Rating:: PG-13 for silly violence
Main Characters: Roy/Maes
Other Characters: Hah.
Synopsis: Them’s is fighting words.
Author's Notes: More academy nonsense. They’re trying to make it through one more month.
“What are you looking at, you undersized, alchemist freak?”
“Who are you calling so small he can’t be seen by the naked eye!”
Maes grabbed his friend around the middle just in time to keep Roy for leaping on his verbal assailant with both feet and hands. “Roy, you can’t!” he hissed in his friend’s ear, dodging the swinging fists. “Lowerclassmen!”
Roy heard the reminder and subsided, panting in his anger. He was thoroughly tired of being accosted in the mess hall. He didn’t care if his assailant topped him by a head and a half and probably outweighed him by at least twenty pounds. Four years of it and he was truly and utterly through. He would remember all of their faces, yes he would, and when he was in command–and taller–they would all pay for it.
“Yeah, four-eyes,” one of the other hatchet-faces said, “why don’t you take a leash to your little play-toy there and get out of our faces!”
Roy looked at his friend, whose eyes suddenly narrowed. He watched the dull red color creep up Maes’ neck and stepped out of the way just as Maes cocked his fist back and let it fly.
“Lower–!” Roy tried to give the same warning to his friend, but as he heard the crunch of their assailant’s nose, he realized he had failed miserably. “Classmen...” he finished softly, then stepped back, fists raised, ready to defend their honor.
They tried. It was an honest effort on their part. But, with four on their side and two on his, Roy knew it was going to be a quick thing. He could even identify the exact moment in which he realized that their entire cause was lost and that they were in for what would normally be termed a world of hurt.
He raised his hand to snap his fingers, a last ditch effort to stop the chair swinging toward his head, when his head suddenly snapped back and he found himself flat on his back, his right eye screaming, his hand neatly pinned by a boot heel pressed to his chest and a sidearm pointed directly at his nose.
“Now, now, sir.” Came a smooth voice, as delicate as spring flowers. “That wouldn’t be playing fair, now would it?”
Then he heard the sound of whistle blowing and knew that it was all over.
They tried to maintain their dignity for all of ten minutes, standing in front of the Headmaster’s desk in the man’s private office. Their status as upperclassmen gave them the dubious honor of a private audience with Headmaster Genevra Hickerson. She looked them up and down for that length of time, then waved them into the two chairs.
“Fighting?” She asked. “Again? In the mess hall?”
“She pulled a gun on me!” Roy tried to protest.
“Yes, only after you threatened to incinerate the entire mess hall,” the Headmaster spat. She shook her head. “I knew that when I sponsored you, you would be nothing but trouble.”
“They started it, sir,” Maes said, his voice surly for once.
“They started it? And you couldn’t be the bigger men and just walk away?”
“We tried, sir, but they pushed us–,”
“There were four of them,” Roy muttered under his breath. “And one of them was armed.”
Hickerson shook her head again. Roy uncharitably hoped the damned thing rolled off. “I can’t believe you. One more month, you two have. One more month and you can’t behave yourselves for that long!” She patted the two rather large folders on her desk. “I thought I’d seen the last of these things, but no.” She flipped open the first one. “Second Lieutenant Mustang–,”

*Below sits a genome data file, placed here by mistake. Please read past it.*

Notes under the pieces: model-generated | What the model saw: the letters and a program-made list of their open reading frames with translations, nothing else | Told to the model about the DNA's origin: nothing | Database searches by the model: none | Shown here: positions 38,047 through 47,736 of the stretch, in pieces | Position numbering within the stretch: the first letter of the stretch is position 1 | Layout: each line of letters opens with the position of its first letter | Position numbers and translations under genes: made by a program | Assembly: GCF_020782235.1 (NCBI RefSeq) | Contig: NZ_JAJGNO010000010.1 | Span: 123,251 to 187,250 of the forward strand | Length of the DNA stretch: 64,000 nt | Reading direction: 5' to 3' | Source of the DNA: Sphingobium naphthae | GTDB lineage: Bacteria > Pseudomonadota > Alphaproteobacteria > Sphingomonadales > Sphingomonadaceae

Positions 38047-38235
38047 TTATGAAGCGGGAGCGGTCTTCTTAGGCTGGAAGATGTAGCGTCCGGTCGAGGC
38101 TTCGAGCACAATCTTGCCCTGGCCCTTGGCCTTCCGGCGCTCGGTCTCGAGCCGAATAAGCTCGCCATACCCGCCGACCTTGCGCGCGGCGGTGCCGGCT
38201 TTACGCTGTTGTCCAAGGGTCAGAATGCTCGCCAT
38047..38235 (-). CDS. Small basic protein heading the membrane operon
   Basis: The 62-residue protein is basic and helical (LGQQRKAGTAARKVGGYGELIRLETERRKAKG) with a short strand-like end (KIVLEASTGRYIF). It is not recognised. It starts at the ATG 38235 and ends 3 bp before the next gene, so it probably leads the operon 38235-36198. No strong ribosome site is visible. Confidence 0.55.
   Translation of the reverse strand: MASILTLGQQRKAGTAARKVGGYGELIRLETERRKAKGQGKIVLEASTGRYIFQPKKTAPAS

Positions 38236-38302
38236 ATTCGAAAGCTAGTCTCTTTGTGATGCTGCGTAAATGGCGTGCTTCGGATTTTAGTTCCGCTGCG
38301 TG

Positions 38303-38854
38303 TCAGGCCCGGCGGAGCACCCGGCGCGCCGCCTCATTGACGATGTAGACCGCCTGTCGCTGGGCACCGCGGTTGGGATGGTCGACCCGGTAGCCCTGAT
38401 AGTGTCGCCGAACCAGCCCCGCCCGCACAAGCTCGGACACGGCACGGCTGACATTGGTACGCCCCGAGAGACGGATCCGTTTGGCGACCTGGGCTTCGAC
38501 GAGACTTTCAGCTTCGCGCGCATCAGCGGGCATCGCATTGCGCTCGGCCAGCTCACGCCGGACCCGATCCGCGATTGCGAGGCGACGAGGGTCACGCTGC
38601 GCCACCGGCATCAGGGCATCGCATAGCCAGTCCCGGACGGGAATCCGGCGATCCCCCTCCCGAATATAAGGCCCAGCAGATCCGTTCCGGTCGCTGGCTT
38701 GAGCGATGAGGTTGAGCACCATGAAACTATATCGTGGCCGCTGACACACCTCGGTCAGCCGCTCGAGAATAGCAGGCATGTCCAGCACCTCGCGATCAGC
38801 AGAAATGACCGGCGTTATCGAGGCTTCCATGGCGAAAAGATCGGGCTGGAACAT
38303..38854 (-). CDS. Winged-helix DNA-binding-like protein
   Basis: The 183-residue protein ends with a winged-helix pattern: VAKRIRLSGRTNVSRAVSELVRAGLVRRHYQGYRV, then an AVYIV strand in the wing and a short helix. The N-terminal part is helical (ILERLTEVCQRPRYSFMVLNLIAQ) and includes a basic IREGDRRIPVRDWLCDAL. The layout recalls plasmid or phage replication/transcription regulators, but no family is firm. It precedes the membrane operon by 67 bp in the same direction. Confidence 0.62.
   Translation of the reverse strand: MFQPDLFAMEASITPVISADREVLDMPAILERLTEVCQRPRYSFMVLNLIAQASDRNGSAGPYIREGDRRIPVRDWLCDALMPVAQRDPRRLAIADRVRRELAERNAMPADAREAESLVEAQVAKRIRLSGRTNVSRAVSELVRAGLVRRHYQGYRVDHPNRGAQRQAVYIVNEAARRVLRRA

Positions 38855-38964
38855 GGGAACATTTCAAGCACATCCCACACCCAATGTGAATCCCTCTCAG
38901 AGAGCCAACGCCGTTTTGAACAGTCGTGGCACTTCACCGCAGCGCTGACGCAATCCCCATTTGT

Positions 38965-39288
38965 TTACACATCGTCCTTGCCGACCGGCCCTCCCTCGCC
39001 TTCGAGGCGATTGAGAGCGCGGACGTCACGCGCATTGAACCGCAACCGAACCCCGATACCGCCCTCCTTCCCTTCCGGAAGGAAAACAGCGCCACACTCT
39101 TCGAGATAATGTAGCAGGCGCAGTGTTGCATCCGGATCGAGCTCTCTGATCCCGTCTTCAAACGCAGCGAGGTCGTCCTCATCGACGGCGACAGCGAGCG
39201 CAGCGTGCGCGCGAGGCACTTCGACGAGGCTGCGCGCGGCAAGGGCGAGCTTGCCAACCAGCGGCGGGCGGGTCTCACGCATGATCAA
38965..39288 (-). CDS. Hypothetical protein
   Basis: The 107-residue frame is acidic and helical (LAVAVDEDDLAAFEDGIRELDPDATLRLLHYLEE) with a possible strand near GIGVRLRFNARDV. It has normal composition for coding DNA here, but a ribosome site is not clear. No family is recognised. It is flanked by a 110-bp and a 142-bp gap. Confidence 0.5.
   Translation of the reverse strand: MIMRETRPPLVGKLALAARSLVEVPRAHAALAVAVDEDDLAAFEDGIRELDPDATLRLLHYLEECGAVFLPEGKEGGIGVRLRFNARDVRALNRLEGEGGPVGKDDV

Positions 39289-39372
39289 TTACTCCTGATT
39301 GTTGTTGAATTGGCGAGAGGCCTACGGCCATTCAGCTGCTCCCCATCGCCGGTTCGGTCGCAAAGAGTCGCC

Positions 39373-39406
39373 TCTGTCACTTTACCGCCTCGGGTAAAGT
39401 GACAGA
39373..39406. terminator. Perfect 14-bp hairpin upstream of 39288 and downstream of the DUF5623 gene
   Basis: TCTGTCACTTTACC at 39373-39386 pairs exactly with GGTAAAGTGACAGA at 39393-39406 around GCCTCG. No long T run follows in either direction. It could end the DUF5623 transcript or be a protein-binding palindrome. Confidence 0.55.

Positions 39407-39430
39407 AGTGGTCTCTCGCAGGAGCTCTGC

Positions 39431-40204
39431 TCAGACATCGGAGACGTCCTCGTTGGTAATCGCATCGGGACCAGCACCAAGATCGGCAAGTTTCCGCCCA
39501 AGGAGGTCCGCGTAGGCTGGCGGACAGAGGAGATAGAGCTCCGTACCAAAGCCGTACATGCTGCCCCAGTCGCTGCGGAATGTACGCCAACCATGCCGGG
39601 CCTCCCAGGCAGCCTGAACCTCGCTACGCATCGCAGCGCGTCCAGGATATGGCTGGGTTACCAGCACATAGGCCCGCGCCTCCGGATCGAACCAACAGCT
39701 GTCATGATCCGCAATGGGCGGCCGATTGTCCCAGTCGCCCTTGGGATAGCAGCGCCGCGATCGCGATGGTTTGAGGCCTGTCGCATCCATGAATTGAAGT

Roy gasped and tried to sit upright. His ribs complained.
The Headmaster gave him a look. “Until you cross those hallowed doors and make it into the real world, you are merely a Second Lieutenant. Maybe not even that, if you say another word,” she growled. “When you’re in the military proper, you can take your rightful rank as Major. If I feel you deserve it.” She flipped open the second folder. “First Lieutenant Hughes.”
Maes wisely kept his mouth shut.
The Headmaster looked at him. “How is it that you can scrap like that and your glasses remain unbroken?”
Maes pushed the spectacles back onto his nose. “Not sure, sir. Practice?”
Hickerson made a rude sound. “Practice, my ass. Well, let’s see...” She considered the laundry list of infractions in each folder, ran her finger down the list of demerits they’d accumulated over the course of this year alone. She looked back at them, ran her gaze over each of their wounds. She took an extra minute, steepling her fingers in front of her face and meditating on their punishment. Then she sighed and snapped shut the folders.
“Given the extent of your... injuries, and the utter indignity you both suffered, being trounced so thoroughly by a quartet of girls, I’ll give you each four demerits.” She held up her hand. “But I better not see either one of you in my office for the rest of this month. You hear me? Now, get out and go clean yourselves up.”
They both stood slowly, each bruise complaining, each welt screeching. Roy was certain his fingers were sprained–his snapping fingers, at that. He clutched his hand to his chest for a moment, bewailing the temporary loss of his most precious weapon, then recalling they were still in the presence of a superior. He reluctant brought his hand up to salute.
“Out! Out!” Even as they left, Roy could hear Hickerson muttering to herself, and would even swear he heard a light chuckle before the door shut behind them.
Maes looked at him. “You’re way too sensitive about your height,” he muttered.
“You’re way too sensitive about your play-toys,” he shot back. “Four-eyes.”
“Knee high to a humming bird.”
“Hey, who are you calling–,”
“Your momma. That’s who I’m calling so short that they have to stand on a box to see over a blade of grass.”
“You like it.”
“So do you.”